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Lethal in Old Lace

Will the lawyer and the shop girl get married?

The latest entry in the Consignment Shop Mystery series begins with a proposal as Walker Boone proposes to Reagan Summerside. It’s been about two weeks since the last book, Demise in Denim, ended with Walker being cleared as a suspect in a murder case that began in the novella, Dead Man Walker.

It doesn’t take long for Reagan to say yes, but then she’s whisked off to the wake of Willie Fishbine. Her larger-than-life Aunt KiKi enlists Reagan’s presence to attend the memorial arranged by “professional mourners” the Abbott sisters who need a few more live bodies at the event. Unfortunately a dead body turns up in a nearby alley.

As Reagan, who happens to find the body, explains, “The Abbott sisters’ Caddy is parked in an alley, and there’s a lady, old best I could tell, in the back seat sleeping with her eyes open, so that king of means she’s … dead.” When Reagan brings Boone to the alley behind the Soap Box Cleaners, however, the “Caddy-plus-dead-person” is gone.

Naturally Reagan feels the need to get involved ostensibly to help out the Abbott sisters, Elsie and Annie Fritz.

In what quite possibly I think is my favorite exchange of the series to date, when Reagan’s mother learns of her daughter’s discovery, she says, “You’ve only been engaged three hours. How in the world does this keep happening to you? Normal people don’t have bodies popping up in their lives like this except for that Jessica Fletcher woman in Cabot Cove. I can’t understand why anyone in their right mind would want to be her friend. They all wind up dead, and now you’re getting to be the same way.”

Of course, said body is currently missing. Reagan tracks down the Abbott sisters’ Cadillac, but there’s no body (figuratively and literally) inside. But it’s not long before Reagan discovers one cruel joke: someone posed the body in the Prissy Fox window display!

Naturally, Reagan runs next door for help, in the form of Aunt KiKi, but they return to the consignment shop and find the body gone… again! Makes one wonder if it’s really a dead body or a narcoleptic old lady. That or we’ve entered a cozy mystery version of Weekend at Bernie’s.

Setting aside thoughts of the body (or not body), Reagan focuses on business matters related to her consignment shop and has an opportunity to potentially pick up some items from Willie Fishbine’s things left behind at his former residence at Sleepy Pines, a retirement community. While there, Reagan discovers two things. One, Willie’s relatives a bit bloodthirsty for an inheritance. Two, she finds a photo of a familiar “dead” face, Miss Bonnie Sue McGrath.

The mystery heats up when Willie Junior, grandson of the initial deceased, stops by the Prissy Fox to demand that Reagan find out who killed his grandfather, who had a peanut allergy. A subsequent, closer look at Willie’s body reveals a telltale rash that suggests Willie Junior’s suspicions may be correct. Then Bonnie Sue’s corpse is discovered in a flower garden. Turns out she and Willie were both residents at Sleepy Pines. But was there another connection between the two?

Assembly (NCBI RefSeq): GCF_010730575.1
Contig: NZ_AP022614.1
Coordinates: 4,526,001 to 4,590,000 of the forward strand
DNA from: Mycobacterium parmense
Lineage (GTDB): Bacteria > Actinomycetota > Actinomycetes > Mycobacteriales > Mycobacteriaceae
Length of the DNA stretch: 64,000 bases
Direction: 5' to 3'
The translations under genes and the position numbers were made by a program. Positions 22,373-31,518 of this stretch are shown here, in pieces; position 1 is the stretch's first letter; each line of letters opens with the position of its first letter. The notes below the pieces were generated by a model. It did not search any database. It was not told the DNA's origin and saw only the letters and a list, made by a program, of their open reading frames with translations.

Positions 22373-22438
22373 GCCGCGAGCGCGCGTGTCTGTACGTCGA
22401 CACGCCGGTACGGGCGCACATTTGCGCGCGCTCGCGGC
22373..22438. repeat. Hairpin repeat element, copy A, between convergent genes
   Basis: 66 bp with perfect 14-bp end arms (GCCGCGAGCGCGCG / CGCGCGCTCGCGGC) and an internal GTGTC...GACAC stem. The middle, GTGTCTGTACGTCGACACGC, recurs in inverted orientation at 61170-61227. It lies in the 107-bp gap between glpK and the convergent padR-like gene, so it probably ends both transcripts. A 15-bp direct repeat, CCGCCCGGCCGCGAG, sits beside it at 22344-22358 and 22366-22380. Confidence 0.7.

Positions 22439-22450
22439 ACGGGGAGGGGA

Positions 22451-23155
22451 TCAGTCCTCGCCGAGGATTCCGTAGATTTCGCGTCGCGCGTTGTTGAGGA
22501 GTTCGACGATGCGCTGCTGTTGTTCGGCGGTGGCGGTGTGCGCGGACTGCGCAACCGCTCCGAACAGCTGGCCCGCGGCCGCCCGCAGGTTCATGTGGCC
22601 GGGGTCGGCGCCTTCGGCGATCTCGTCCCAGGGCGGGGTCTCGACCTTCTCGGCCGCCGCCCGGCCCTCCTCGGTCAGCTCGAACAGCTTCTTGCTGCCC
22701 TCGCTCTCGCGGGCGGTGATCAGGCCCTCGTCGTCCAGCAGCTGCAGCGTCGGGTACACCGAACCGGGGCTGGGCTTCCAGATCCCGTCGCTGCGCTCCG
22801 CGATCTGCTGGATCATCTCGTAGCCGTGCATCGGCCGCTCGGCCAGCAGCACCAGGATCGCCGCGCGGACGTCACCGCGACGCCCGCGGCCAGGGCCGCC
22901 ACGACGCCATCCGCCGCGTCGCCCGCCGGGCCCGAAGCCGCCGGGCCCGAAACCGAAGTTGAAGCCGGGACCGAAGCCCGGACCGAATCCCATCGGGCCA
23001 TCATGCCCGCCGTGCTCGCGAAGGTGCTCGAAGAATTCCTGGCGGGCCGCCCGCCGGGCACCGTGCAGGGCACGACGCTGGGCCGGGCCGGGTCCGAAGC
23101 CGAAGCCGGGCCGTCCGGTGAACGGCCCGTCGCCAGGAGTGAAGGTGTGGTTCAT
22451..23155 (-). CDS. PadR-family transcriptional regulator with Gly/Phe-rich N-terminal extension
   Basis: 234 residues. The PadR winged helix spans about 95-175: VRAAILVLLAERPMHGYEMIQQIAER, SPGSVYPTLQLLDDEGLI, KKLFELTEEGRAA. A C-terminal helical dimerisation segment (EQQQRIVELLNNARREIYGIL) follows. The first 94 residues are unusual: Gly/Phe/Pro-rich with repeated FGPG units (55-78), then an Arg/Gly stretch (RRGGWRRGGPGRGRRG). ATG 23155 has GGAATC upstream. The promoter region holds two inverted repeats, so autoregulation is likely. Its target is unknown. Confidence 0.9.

Reagan convinces KiKi to go undercover at the Pines to find out. Turns out Willie may have been running investment scams, making enemies in the process.

The story moves at a breakneck pace, perhaps too much so, but holds the reader’s interest until the end. The mystery plot here may not be as strong as previous installments, but the characters—often quirky—are as lively and entertaining as ever.

In particular, KiKi’s “undercover” work, sleuthing at the Pines, was too funny and might leave some hoping for future narration from her perspective in a couple chapters or perhaps a novella à la Dead Man Walker, in which Walker Boone served as narrator.

Speaking of Walker, there’s a fun image conjured up by descriptions of Boone at the Prissy Fox “behind the counter writing up a sale” with “a string of dreamy-eyed customers” patiently waiting in line to check out.” And more moments included for fans of the Reagan/Walker romance.

As always, there’s some great lines in the story. When Reagan mentions the need to tell her mother that she’s accepted Walker’s proposal, he counters that mom already knows, saying, “It’s Savannah, the land of dishing-the-dirt and all things fried.”

Later, after hearing KiKi’s misadventure involving a fountain, Reagan comments, “Sounds like the ghost of martinis past and present.”

In fact, several martini recipes are included at books end for enthusiasts to try. For a tart treat, I suggest the Lemon Drop or Apple Martini, but all the selections are worth trying.

Lethal in Old Lace is the sixth book in the Consignment Shop Mystery series.  The book, available in hardcover and ebook, is due out today (March 13, 2018). This hijinks-filled cozy mystery is likely to appeal to fans of Janet Evanovich’s Stephanie Plum series. Be sure to read my previous reviews of the Consignments Shop mysteries, Pearls and Poison and Demise in Denim; a live read of Dead Man Walker; and an interview with the author Duffy Brown.

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Categorised in: Mystery, Reviews

1 Response »

  1. So glad you had fun Reagan, Auntie KiKi and the Savannah gang. Never a dull moment. Thanks for the review.

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